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BANKING

‘Move into this century’: How Germany could improve its banking system

From speeding up transfers to getting rid of fees for taking out cash, here are the changes foreigners in Germany want to see to banking services.

Cash lies across a German bank card.
Some cash and an EC card. Photo: picture alliance/dpa | Arne Dedert

Getting to grips with the banking system and opening accounts is a major part of settling into life abroad. 

As The Local reported earlier this week, there are lots of things to consider when choosing a bank to store your hard-earned cash in Germany. They include charges, the types of accounts, and if you meet the requirements to open the account. 

READ MORE: What are the best banks for foreigners in Germany?

We also asked readers what they’d like to see improved upon when it comes to banking in the Bundesrepublik. Here’s what they had to say. 

‘Far from modern’

Perhaps it isn’t surprising given that Germany is known for still making use of the fax machine regularly, but one of the standout points was that Germany needs to do more to modernise its services. 

Lots of readers flagged up a need to improve online banking.

Deniss, 42, in Frankfurt said: “They are definitely lagging behind in terms of offering modern online technologies to customers.”

Gondal, 37, in Böblingen, said: “They are far from modern banks. A lot actually has to be changed. German banks should provide online services.”

Mohamed Abouseif, 25, in Munich called for “more digitisation and better English-language support from banks and websites as it is a very common second language”.

Abouseif also said more German banks should offer a debit Visa/Mastercard with current accounts “that can actually be used online or in other countries instead of the Girocard (EC card) which is mostly good for grocery shopping”.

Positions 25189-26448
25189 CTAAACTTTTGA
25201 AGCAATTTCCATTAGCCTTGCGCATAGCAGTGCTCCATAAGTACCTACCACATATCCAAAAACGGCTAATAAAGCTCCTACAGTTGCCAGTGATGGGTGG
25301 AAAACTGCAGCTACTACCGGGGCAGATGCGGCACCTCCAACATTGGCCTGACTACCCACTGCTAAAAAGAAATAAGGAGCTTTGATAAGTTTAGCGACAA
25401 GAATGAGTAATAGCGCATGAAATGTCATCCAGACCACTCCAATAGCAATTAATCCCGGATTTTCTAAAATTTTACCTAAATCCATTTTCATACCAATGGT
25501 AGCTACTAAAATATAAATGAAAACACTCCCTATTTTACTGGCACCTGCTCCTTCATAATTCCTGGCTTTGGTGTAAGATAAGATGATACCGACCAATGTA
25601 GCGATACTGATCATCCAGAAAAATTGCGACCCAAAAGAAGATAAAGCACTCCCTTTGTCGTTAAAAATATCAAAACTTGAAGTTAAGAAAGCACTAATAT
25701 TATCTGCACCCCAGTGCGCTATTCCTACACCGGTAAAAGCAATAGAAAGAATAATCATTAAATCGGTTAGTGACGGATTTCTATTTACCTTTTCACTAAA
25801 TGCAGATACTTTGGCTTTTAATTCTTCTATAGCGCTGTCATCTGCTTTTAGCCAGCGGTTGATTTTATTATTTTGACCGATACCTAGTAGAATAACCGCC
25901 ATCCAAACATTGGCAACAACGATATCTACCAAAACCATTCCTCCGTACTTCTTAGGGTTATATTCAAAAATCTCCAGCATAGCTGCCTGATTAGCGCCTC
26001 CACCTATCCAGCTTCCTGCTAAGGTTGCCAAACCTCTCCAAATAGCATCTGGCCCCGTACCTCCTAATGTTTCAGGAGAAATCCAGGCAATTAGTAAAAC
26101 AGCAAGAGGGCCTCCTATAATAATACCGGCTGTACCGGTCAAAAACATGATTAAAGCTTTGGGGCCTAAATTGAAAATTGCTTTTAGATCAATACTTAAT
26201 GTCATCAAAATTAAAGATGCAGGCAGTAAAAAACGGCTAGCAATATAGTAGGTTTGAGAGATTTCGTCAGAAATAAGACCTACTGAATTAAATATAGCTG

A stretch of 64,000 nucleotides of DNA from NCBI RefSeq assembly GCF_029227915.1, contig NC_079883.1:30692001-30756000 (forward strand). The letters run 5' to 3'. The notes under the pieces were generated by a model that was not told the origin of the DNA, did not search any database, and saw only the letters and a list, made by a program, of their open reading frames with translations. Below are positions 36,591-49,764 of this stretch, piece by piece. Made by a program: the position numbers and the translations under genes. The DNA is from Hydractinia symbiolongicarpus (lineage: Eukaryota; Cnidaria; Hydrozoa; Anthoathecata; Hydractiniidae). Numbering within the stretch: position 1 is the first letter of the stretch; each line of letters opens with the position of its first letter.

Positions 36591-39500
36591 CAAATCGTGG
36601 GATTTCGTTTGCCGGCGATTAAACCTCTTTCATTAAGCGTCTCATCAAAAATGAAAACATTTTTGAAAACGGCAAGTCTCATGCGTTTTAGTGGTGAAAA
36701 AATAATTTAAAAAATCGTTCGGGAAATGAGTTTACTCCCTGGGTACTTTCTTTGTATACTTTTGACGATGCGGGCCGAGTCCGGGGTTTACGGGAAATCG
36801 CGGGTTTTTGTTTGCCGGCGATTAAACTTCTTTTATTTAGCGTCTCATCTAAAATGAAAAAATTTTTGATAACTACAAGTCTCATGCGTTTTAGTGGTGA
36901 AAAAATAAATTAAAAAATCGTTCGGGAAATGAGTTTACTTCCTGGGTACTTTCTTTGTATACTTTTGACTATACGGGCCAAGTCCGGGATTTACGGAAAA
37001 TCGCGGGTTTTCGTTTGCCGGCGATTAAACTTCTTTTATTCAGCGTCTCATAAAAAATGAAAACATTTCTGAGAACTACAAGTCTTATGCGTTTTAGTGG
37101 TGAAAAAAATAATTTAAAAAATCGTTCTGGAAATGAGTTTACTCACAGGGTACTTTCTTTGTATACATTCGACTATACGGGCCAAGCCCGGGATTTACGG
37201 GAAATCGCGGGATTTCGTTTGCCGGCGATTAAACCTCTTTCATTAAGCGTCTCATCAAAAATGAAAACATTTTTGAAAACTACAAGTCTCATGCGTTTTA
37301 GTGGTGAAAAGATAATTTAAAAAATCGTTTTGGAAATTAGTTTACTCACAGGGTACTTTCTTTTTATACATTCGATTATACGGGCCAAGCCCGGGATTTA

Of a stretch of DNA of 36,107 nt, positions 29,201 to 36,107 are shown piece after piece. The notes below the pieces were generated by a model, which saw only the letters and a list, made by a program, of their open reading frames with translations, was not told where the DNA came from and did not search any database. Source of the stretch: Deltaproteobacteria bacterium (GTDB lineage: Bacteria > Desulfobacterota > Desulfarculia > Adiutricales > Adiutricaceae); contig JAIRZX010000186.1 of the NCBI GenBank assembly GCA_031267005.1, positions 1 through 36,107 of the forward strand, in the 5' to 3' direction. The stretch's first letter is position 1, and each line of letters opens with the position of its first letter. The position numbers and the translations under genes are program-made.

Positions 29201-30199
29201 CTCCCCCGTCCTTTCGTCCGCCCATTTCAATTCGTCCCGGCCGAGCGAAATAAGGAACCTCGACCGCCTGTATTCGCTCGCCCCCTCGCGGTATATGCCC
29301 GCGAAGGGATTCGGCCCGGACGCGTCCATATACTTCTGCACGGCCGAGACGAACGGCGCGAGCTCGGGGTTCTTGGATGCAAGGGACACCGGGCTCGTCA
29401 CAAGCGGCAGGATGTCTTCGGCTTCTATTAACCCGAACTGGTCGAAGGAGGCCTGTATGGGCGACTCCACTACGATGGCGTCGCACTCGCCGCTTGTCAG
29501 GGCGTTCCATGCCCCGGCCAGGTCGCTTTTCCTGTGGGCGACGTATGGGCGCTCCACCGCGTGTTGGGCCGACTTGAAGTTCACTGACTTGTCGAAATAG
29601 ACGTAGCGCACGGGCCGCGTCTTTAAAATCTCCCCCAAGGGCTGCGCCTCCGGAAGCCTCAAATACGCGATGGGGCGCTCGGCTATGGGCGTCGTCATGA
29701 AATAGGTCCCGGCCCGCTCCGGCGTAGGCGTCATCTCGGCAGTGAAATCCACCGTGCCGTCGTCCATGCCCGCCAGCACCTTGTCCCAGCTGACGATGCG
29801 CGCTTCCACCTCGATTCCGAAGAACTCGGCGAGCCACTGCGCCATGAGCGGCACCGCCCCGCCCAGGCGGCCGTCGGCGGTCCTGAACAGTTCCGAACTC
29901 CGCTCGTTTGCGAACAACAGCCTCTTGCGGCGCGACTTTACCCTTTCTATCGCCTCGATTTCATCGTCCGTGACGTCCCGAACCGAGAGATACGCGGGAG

“It really surprised me that Poland has had this since I first went there in 2014, whereas Germany is still behind when it comes to implementing such things.”

Simon Slade, 69, thinks Germany needs a rethink on the “archaic” EC card – which is the country’s preferred method of card payment. 

READ ALSO: ‘They thought it was witchcraft’: The verdict on paying with card in Germany

A customer pays by card in a Berlin shop.
A customer pays by card in a Berlin shop. Photo: picture alliance/dpa/dpa-Zentralbild | Georg Wenzel

Some businesses – such as post offices or government buildings – only accept the EC card or cash.

Germany should make “real and concerted moves towards making it simple for retailers, cafes etc to accept cashless payments – for example charge them for depositing cash”, said Slade. 

In fact, lots of readers highlighted that they would like to see more banks in Germany providing English-language services. 

Dorka, 27, in Baden-Württemberg, said: “Please also be in English! Retiring this EC system completely would be also nice.”

Keshava Prasad Gubbi, 32, in Munich said he’d like banks to have “more English usage, be more open to internationals. Letters and documents in English and German would be so much more useful than having it only in German.”

J.M. in Potsdam summed up the mood about banking in Germany: “It should move into this century.”

No more fees

Lots of respondents to our survey flagged up that Germany’s fees for simply having a bank account, or for taking out your own cash put them off the system. 

“Now almost all banks have a mandatory monthly fee of minimum €7-10 for personal accounts,” said one reader. “Whereas in the UK and USA almost all personal accounts are free of charge without any minimum balance.”

READ ALSO: Why bank customers in Germany are facing higher fees

Himeel, 29, in Regensburg, said German banks needed to work on these points: “Going paperless, providing better savings options (Tagesgeldkonto) and free card transactions for frequent travellers.”

Alison, 29, in Hamburg said there shouldn’t be any fees on current accounts.

German banks generally charge you to take out cash if it’s from an ATM that isn’t your bank, although you might get a few withdrawals per month free of charge as part of the account.